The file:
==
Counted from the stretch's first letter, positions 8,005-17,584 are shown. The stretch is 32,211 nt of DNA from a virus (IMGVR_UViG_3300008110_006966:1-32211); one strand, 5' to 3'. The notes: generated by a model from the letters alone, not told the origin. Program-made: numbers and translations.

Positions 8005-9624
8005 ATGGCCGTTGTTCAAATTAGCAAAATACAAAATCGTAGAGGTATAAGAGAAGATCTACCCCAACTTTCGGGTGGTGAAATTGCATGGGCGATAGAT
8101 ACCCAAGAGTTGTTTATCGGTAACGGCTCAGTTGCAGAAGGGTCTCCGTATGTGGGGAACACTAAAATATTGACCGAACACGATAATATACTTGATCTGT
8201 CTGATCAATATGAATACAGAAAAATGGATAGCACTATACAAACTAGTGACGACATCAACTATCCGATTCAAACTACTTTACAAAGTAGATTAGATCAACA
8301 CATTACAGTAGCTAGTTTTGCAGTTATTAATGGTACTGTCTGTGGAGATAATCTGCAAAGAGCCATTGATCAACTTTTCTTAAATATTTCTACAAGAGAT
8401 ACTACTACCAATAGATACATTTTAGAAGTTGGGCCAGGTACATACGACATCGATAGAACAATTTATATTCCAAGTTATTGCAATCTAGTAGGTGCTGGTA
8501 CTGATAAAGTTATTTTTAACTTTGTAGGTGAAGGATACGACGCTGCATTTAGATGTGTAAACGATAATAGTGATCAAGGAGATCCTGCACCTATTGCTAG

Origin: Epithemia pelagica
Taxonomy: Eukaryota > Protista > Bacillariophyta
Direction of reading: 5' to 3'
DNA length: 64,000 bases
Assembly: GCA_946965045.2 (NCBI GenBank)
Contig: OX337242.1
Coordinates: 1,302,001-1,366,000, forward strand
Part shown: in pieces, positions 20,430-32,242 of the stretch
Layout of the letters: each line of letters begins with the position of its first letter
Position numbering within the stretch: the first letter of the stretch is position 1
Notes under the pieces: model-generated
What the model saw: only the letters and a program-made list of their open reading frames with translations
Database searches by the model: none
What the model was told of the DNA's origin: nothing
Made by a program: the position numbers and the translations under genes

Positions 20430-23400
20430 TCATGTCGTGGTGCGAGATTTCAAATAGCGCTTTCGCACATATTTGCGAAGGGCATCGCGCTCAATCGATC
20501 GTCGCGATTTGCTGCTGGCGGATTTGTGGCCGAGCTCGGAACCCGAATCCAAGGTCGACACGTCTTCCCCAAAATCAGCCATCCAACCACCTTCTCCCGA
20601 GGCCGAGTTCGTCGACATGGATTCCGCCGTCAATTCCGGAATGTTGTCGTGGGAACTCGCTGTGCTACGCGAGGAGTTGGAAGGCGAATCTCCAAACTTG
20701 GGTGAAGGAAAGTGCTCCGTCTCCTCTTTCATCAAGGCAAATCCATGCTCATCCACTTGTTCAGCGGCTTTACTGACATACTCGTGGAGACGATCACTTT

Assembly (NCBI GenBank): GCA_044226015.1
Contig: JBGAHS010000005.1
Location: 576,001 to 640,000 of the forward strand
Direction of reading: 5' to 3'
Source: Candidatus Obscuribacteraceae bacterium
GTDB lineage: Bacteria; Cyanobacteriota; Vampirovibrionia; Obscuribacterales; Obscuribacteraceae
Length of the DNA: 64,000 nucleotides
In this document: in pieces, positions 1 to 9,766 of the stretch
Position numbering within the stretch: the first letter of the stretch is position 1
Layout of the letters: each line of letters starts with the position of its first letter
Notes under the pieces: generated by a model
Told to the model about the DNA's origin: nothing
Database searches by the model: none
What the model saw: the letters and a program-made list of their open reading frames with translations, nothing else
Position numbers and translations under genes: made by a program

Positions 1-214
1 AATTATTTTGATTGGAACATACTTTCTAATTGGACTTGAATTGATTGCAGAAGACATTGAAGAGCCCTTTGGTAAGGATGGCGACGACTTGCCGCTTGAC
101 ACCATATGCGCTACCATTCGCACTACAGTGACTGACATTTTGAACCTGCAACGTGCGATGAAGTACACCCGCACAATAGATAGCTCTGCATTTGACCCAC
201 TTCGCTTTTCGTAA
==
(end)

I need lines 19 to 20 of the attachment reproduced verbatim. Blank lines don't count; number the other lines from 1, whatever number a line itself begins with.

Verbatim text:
Notes under the pieces: model-generated
What the model saw: only the letters and a program-made list of their open reading frames with translations